By Growth Energy Senior Vice President of Global Markets Craig Willis

Despite the barriers to trade continuing to limit potential growth in the global ethanol outlook, exports rebounded in March with a yearly record of over 140 million gallons (mg) exported. After a slower start for Brazil in the first two months of 2019, March saw a sharp increase in exports to the country – making up nearly the entirety of growth in exports from February. Overall, exports only increased by 26 mg from Feb. to March, while exports to Brazil alone increased by 29 mg for the month.  This indicates that, while smaller markets have taken on a relatively increased importance, volatility in the Brazilian market is still a pivotal factor in determining the global ethanol outlook.

As we predicted last month, exports to Brazil have bounced back from a slow start to the year, as a result of intermittent domestic production and continued high demand for ethanol fuel. With 65.6 mg in exports for the month (29 mg more than February), Brazil nearly doubled their monthly import average for the year and made up for marginal losses in other key markets like India, the Philippines, and South Korea, which saw a decline of 12.5 mg between them from Feb. to March.

Declining 12-month rolling exports continue to demonstrate how barriers to trade can affect potential future growth for U.S. ethanol exports. Rolling exports fell by 75 mg to a nine-month low of 1.56 billion gallons, as American producers are still unable to export to markets like China. Countries like China, India, and the European Union are all major markets with ongoing restrictions on imports of U.S. ethanol that could help offset slowdowns in exports to Brazil.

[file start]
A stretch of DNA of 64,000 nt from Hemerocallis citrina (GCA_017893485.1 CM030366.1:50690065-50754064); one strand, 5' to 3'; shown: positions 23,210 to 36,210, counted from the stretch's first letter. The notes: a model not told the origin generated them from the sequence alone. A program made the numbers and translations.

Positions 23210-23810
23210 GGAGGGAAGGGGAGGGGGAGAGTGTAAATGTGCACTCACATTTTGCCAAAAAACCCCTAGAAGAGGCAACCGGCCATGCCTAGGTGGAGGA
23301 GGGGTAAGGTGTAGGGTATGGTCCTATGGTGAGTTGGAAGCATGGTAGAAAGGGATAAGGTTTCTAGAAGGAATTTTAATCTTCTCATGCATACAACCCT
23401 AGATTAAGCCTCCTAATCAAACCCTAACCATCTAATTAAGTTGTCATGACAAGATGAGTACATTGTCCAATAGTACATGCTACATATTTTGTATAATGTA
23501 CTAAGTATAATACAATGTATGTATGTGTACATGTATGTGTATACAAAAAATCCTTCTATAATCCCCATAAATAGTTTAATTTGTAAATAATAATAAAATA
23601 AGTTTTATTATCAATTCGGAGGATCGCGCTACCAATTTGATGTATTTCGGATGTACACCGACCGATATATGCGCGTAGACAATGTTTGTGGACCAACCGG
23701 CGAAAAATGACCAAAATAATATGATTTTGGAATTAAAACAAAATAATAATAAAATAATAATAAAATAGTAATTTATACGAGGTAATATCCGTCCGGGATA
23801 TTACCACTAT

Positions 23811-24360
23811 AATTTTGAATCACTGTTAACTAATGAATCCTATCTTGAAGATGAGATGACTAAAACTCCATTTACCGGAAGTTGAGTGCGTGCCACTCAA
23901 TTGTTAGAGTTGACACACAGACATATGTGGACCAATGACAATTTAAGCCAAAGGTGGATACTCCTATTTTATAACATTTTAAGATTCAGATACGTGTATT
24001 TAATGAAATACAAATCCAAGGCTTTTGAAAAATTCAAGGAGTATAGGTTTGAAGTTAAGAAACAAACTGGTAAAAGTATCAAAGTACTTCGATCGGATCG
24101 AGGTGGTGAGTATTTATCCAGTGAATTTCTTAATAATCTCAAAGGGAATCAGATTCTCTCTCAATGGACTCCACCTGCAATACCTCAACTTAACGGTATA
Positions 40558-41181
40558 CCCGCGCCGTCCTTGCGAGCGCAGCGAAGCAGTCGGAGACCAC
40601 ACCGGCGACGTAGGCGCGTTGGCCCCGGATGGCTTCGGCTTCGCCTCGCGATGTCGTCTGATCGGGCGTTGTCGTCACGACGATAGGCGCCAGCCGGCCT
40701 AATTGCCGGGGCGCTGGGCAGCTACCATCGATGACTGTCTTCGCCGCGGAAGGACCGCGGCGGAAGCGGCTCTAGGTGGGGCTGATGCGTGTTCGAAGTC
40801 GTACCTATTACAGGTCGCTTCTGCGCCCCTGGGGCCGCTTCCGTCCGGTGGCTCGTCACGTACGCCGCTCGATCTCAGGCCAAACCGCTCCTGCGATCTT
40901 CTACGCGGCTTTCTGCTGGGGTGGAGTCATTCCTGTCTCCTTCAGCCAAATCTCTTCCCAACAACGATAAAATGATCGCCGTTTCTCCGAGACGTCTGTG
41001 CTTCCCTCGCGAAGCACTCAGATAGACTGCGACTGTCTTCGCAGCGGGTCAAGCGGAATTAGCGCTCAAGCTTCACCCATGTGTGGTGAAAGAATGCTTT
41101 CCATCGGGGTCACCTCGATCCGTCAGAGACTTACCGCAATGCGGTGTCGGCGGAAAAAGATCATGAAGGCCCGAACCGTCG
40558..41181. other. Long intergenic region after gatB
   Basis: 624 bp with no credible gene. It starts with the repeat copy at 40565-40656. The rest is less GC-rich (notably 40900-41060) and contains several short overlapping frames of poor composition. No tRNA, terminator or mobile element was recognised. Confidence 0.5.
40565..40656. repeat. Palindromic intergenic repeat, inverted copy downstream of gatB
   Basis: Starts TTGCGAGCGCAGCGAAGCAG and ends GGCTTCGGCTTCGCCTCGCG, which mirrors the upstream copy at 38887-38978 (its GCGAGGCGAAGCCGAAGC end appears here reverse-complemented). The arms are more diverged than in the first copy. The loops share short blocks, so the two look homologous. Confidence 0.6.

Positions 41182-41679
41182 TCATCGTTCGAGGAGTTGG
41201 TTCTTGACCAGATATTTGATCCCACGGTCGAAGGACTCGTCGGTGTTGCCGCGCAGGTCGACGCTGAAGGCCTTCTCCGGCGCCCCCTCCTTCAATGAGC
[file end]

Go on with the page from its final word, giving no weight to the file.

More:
With Brazil largely recovered from the effects of heavy rains on production, and with low sugar prices driving a swing to ethanol among Brazilian mills, the need to reduce barriers to trade to minimize risk from volatility for American producers has never been higher. Coupled with a number of logistical issues within the United States, analysts and traders should expect ethanol exports in April and May to remain flat or fall slightly, as rail challenges and a chemical fire in the Houston Channel may both impact exports in the coming months.  Developing open and fair trade among new and established ethanol markets will, therefore, play a huge role in determining if 2019 experiences the record-breaking growth in exports we had in 2018.

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